. Stephen A. Walker, U. S. Atty., and Thomas' Greenwood, Asst. U. S. Atty., for the defendant, contended':'That upon the foregoing facts the plaintiffs, even though entitled to reCOVel,' the principal sum of duties claimed by them to have been iIlegallyexacted, were not entitled to recover interest thereon; and in support of this contention reHed upon the case of Redfield.v. .Ystalyfera Iron Co., 110 U. S. 174,3 Sup. Ct. Rep. 570; Bann v. Dalzell, 3 Car. & P. 376; Newell v. Keith, 11 Vt. 214jand Adams Exp. Co. v. Milton, 11 Bush, 49.
STEWART .'V. SCHELL.
Samuel B. Clarke and William B. Coughtry, for plaintiffs.
WHEELER, J., (charging jury as to interest.) If you find a verdict for the plaintiffs, I desire you to answer the question liS to whether you think, on the evidence, the plaintiffs ought to have interest on the money which has been detained. Generally, where money is detained from a plaintiff in such away, he is entitled to interest. They are entitled to interest in this case, unless the delay in prosecuting this suit has been the fault of the plaintiffs. When a suit is brought, either party can advance it for trial. The law provides how a suit s4all be brought, and as to· the course of procedure. The plaintiff can proceed according to the course of the court, and press the case for trial; and the ant can also have the case advanced and proceeded with for trial. If there is any delay contrary to the rules of the court in' furnishing any papel's, the defendant can apply to the court. and ask that the papers be required to be furnished according to the rules of the court. That is, the court is open to both sides after a suit is brought. You have heard the testimony of the plaintiffs' witness on this sur.· ject, as to the attorneys, the issue as to fees and charges, and the refe\'ence, and all that, as to this case. It was begun in 1863, and has rUD. tillnow,-23 years. If you think that delay was the fault of the plaintiffs, then you may return a verdict that the plaintiffs are not entitled to interest; otherwise, you will say that the plaintiffs are entitled to interest. If you think that for a part of the time they are to blame for the delay, you may say as to what part interest ought not to be allowed, and be prepared, when you return a verdict, if you return a verdict for the plaintiffs at all, to say how much interest, for what time you think interest ought to be computed, if any. If none at all, you can answer it, "without interest." If you think there ought to be interest, you can say, "with interest for the whole time," or, "with interest from. such a time." We leave that to you, and we desire to have you agree upon this subject, and also to be prepared to answer when you come into court as to which articles, if any, the plaintiffs are entitled to recover.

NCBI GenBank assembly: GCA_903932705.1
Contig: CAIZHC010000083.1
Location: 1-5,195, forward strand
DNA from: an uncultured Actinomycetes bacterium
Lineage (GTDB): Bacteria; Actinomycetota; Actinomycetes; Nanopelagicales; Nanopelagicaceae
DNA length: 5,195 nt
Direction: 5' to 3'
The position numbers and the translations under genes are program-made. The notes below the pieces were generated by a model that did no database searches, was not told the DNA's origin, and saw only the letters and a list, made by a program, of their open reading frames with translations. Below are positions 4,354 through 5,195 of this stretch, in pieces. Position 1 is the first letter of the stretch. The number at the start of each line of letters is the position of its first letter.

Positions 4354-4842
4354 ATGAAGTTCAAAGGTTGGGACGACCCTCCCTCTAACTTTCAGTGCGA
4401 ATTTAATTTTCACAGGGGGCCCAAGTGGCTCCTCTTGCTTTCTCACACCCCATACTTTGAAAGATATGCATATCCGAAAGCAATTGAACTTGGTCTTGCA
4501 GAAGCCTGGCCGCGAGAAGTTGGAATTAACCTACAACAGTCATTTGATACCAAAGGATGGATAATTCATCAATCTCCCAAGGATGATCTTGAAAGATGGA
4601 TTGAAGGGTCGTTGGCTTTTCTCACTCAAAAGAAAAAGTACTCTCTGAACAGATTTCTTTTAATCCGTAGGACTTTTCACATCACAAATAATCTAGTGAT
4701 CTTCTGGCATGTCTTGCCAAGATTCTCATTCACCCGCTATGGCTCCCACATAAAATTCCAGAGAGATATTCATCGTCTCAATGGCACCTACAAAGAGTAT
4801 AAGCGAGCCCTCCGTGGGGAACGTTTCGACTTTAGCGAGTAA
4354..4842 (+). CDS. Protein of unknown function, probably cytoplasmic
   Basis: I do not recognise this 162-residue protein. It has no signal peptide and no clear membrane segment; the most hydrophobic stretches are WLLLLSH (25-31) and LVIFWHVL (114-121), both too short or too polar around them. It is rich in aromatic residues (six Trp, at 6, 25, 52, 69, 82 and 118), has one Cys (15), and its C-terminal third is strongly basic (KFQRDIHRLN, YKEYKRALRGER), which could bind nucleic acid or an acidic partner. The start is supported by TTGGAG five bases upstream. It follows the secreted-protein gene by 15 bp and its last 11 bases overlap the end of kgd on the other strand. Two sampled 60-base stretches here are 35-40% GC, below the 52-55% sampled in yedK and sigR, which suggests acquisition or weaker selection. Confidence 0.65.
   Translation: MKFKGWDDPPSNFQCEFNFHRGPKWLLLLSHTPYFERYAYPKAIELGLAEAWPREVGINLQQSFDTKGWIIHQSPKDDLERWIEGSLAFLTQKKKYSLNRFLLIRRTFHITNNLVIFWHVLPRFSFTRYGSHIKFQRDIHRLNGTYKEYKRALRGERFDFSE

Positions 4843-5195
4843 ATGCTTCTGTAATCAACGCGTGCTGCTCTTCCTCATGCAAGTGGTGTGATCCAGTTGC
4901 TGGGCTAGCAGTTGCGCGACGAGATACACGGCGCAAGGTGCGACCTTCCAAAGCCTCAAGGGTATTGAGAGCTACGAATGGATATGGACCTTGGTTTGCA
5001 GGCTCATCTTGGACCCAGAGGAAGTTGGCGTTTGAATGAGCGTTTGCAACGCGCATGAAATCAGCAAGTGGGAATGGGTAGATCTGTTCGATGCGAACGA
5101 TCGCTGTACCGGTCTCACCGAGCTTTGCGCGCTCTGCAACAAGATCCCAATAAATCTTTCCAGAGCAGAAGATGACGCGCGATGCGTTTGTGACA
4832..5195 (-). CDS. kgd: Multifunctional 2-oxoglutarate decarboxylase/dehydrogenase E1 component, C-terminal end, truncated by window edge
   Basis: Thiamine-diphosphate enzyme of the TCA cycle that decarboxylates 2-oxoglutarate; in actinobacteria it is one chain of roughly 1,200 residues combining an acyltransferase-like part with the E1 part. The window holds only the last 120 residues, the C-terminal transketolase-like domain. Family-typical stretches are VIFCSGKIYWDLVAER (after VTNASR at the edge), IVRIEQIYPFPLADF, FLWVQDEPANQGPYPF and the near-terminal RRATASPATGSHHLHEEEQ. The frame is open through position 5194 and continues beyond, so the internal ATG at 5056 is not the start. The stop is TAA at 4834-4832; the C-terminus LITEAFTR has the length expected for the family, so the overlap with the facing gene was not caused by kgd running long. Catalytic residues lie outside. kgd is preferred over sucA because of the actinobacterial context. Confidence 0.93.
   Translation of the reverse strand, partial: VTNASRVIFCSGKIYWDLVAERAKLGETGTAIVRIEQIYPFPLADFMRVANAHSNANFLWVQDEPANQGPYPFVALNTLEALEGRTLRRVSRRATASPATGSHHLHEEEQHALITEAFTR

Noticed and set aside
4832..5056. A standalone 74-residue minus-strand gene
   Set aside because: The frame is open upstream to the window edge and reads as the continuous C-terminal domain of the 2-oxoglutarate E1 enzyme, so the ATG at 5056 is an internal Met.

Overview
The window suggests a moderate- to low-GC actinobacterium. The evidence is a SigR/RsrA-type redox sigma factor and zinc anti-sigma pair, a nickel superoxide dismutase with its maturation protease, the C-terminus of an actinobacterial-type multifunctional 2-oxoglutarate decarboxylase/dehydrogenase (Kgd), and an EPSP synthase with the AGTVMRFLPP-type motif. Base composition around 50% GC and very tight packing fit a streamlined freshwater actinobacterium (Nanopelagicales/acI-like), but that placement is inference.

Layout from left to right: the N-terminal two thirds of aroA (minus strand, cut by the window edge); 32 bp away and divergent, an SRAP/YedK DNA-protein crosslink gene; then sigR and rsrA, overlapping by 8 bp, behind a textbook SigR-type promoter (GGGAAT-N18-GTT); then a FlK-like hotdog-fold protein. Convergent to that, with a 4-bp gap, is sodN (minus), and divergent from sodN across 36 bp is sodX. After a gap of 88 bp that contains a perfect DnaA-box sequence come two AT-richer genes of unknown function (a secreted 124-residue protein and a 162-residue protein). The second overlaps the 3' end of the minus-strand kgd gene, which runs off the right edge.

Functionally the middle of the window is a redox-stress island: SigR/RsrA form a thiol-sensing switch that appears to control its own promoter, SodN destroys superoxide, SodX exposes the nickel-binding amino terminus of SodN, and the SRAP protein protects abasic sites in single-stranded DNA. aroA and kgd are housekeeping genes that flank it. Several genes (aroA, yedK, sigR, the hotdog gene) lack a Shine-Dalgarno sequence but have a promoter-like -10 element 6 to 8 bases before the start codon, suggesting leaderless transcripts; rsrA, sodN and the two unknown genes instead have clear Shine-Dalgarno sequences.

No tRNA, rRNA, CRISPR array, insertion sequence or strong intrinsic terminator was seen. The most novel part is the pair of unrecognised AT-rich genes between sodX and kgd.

Verdict for plaintiffs, without interest.
UNITED STATES fl. OTEY and another.
(Oirouit Oourt, D. (Jregon. June 13, 1887.)
,An indictment under section 5457, Rev. St., for counterfeiting, which state,s that the defendant "did falsely make, forge, and counterfeit four pieces of sil·vet coin, of the coinage of t:l1e :United States, called a dollar, " is sufficient after verdict; the words of the section, "in resemblance or similitude of the coins coined at the mints of the United-States." being a mere variation or expo.sitio.n of the prin.cipal. Ph.rafOl!, ,".falselYmake, forge, or .c.. ounterfeit" such .c.oins; and the phrase "coInage of: the United States" being the exact legal equiValent of "coins coined at the mints of the United St'ates."
It is not necessary, in an indictment for counterfeiting, under said section, to allege that ,the act of CO)lnterfeiting was done with intent to defraud; and such intent, if an element of the crime as defined by the statute, is implied in the allegation of "falsely" making, and need not be specifically alleged. (8I1Uab'1t8 blithe Oourt.)
Motion in Arrest of Judgment. Lewis L.McArthur, for the United States. William R. Willw,for defendants. DEADY, J. On April 7, 1887, the defendants were accused by the grand jury of this district of the crime of counterfeiting. The indictment states that on November 16, 1886, in this district, "the defendants did falsely and feloniously make, forge, and counterfeit four .pieces of silver coin of the cQinage of the United States of America, called a dollar, trary to the statutes in such case made and provided, and against the peace and dignity of the United States of America." ,The defendants pleaded not guilty to the charge, and on a separate trial Otey was found guilty a.s charged in the indictment. He now moves in arrest of ment, beoause the facts stated in the indictment do not constitute a crime, inthat.(l) it does not state that the coin in question was made in the similitude and resemblance, of any' silver coins coined at the mint of the United States; and (2) it does not state that said coins were made with intent to defraud any person whatever. ' , The indictment was found on section 5457 of the Revised Statutes, as amended by the act of January 16, 1877, (19 St. 223.) So far as this case is concerned, it enacts that every person who falsely makes, forges, or counterfeits any coin in resemblance or similitude of the silver coins which have been or hereafter may be coined at the mints of the United States, or who passes, utters, publishes, or sells, knowing the same to be false, forged, or counterfeit, with intent to defraud any body politic or corporate, or any other person whatsoever, or has in his possession any such false, -forged, or counterfeit coin, knowing the same to be false, forged, or counterfeit, with intent tQ defraud any body politic or corporate, or any other person whatsoever, shall be punished by a fine of not more than $5,000, and by imprisonment at hard labor not morc than 10 )'ears.